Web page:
Chemokine CXCL12 critically regulates an enormous diversity of processes in both CNS and peripheral immune system, including migration; survival; proliferation; and intercellular communication. Although many functional features appear to be shared in common between the CNS and the immune system, the detailed roles of CXCL12 in the CNS are not simply duplicated from the peripheral immune system. To the contrary, the involvement of CXCL12 and CXCR4 suggests that this ligand-receptor pair is required for CNS homeostasis. Additionally, CXCL12 and CXCR4 have been implicated in the pathogenesis of various neurodegenerative and neuroinflammatory diseases, making them valuable targets for drug development.

Acknowledgments

Work in the Ransohoff lab is supported by National Institutes of Health grants, by grants and fellowships from the National Multiple Sclerosis Society, the Dana Foundation, the Robert Packard Foundation for ALS Research at Johns Hopkins and the Nancy Davis Centers Without Walls. We thank Jeff Loerch for excellent technical assistance in graphics.

Abrreviations

ADC
AIDS dementia complex
AIDS
acquired immunodeficiency syndrome
AKT
v-akt murine thymoma viral oncogene homolog
AVP
arginine vasopressin
BDNF
brain-derived neurotrophic factor
bFGF
basic fibroblast growth factor
CDK-5
cyclin-dependent kinase 5
CNS
central nervous system
COX-2
cyclooxygenase 2
CR cell
Cajal-Retzius cell
DG
dentate gyrus
EAE
experimental allergic encephalomyelitis
EC
endothelial cell
EGL
external granular layer
EPC
endothelial progenitor cell
EPSC
excitatory postsynaptic currents
ERK
extracellular signal-regulated kinase
Gαi
inhibitory Gα protein isotypes
GCL
granule cell layer
GnRH
gonadotropin-releasing hormone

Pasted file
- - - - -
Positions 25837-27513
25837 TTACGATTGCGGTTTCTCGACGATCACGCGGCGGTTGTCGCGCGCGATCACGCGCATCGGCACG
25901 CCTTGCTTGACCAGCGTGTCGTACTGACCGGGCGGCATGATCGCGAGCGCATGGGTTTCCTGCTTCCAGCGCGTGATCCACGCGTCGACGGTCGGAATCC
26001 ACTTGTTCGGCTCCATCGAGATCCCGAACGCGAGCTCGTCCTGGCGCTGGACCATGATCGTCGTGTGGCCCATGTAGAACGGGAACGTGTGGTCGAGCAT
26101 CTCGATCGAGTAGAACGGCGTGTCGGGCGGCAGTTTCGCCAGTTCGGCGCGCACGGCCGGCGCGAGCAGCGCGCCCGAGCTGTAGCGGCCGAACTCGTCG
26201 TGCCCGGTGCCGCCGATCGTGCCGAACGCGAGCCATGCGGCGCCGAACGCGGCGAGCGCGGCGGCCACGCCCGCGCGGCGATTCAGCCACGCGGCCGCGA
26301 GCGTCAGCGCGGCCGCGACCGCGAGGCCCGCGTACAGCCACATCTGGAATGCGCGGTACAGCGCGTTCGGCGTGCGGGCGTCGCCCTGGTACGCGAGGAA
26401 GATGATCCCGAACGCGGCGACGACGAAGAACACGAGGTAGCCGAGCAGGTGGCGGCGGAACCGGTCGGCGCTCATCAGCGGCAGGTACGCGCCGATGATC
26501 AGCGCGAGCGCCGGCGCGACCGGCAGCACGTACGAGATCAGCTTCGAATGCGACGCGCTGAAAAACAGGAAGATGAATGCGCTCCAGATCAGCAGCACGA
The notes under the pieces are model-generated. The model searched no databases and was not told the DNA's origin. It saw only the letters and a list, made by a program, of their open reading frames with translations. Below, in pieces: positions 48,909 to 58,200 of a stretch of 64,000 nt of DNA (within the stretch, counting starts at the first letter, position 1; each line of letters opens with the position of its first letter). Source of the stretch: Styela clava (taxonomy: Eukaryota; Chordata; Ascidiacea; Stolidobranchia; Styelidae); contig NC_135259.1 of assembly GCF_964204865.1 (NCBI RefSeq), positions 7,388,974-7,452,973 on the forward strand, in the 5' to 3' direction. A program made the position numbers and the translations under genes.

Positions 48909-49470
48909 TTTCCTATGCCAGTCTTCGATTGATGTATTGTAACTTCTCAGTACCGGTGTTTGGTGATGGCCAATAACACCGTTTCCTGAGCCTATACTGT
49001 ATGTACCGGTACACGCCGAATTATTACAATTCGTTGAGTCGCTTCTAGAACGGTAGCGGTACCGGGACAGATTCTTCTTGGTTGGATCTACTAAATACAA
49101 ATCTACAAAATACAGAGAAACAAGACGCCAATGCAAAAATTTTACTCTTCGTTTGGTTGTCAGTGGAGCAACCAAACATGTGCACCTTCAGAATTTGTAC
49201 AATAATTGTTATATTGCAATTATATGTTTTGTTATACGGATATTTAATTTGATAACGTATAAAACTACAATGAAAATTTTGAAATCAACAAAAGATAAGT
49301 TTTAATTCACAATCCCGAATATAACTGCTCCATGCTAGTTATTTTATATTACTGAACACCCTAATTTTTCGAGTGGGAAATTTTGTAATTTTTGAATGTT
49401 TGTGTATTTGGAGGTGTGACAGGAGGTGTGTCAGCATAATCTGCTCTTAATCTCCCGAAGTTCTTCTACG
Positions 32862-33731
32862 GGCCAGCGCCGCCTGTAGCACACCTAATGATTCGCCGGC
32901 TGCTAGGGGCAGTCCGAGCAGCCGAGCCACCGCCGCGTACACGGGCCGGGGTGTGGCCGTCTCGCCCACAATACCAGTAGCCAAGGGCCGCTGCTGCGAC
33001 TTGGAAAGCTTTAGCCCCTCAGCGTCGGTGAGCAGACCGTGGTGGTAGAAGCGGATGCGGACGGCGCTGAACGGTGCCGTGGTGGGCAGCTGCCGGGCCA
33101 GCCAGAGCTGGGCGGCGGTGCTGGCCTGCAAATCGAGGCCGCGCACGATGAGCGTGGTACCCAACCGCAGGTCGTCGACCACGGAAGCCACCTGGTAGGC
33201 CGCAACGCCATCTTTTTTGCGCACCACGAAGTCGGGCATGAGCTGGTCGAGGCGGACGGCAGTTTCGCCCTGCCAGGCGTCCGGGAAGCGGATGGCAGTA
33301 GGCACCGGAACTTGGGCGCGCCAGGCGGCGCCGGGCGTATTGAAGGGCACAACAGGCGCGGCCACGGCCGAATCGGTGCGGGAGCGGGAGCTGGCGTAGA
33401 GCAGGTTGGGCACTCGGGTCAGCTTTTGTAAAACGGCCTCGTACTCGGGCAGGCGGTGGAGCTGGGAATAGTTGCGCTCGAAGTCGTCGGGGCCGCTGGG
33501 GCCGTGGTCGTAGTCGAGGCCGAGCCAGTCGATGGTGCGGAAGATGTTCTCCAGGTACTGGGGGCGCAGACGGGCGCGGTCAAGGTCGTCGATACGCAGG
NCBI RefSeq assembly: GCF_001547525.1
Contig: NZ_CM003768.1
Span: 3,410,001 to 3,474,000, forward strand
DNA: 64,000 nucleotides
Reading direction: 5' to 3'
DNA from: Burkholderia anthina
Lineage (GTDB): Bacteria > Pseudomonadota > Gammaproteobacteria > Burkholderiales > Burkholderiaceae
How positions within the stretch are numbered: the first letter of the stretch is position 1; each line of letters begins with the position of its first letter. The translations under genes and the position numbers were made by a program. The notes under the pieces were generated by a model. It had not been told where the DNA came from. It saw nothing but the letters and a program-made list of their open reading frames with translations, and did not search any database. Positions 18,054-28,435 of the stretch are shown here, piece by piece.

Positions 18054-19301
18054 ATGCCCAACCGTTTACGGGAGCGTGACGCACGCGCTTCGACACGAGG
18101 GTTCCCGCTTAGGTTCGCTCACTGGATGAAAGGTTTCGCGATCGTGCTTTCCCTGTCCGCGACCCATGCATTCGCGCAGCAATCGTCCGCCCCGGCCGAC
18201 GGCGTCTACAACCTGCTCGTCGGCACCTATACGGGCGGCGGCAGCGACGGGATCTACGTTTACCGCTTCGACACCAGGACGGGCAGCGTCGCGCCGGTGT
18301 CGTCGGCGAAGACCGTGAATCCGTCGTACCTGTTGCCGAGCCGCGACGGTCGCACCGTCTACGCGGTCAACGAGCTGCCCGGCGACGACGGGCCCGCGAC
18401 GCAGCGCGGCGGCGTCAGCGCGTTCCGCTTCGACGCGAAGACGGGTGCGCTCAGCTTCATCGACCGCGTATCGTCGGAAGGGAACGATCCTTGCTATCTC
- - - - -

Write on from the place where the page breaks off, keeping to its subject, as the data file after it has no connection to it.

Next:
GPC
cerebellar granule precursor cells
GPCR
G protein-coupled receptor
GTP
guanosine triphosphate
GRK
G protein-coupled receptor kinase
HIF-1
hypoxia-inducible factor-1
HIV-1
human Immunodeficiency virus
HPC
hematopoietic progenitor cell
HSPG
heparan sulfate proteoglycans
HUVEC
human umbilical vein endothelial cell
IGL
internal granule layer
IL-1β interleukin 1
beta
IL-6
interleukin 6
IP3
inositol 1, 4, 5 trisphosphate
IZ
intermediate zone
JAK/STAT
janus kinase-signal transducer and activator of transcription
JNK
Jun N-terminal kinase
LTP
long-term potentiation
MAM
methylazoxymethanol
MAPK
mitogen-activated protein kinase
MBP
myelin basic protein
MMP-2
metalloproteinase-2
MOR
μ-opioid receptor
MS
multiple sclerosis
MT1-MMP
membrane-type 1 matrix metalloproteinase
MZ
marginal zone
NKκB
nuclear factor kappa-B
NMDA
N-methyl-d-aspartate
NPC
neural progenitor cell
PGC
primordial germ cell
PgE2
prostaglandin E2
PI3K
phosphoinositide-3 kinase
PLC
phospholipase C
PLL
posterior lateral line
PNS
peripheral nervous systems
PTX
bordetella pertussis toxin
PyK2
protein tyrosine kinase 2 beta
QUIN
quinolinic acid
SGZ
subgranular zone
SHH
sonic hedgehog
SVZ
subventricular zone
TgSG
trigeminal sensory ganglia
TNF-α
tumor necrosis factor alpha
VEGF
vascular endothelial growth factor
VEGF
vascular endothelial growth factor
VNO
vomeronasal organ
VZ
ventricular zone

Footnotes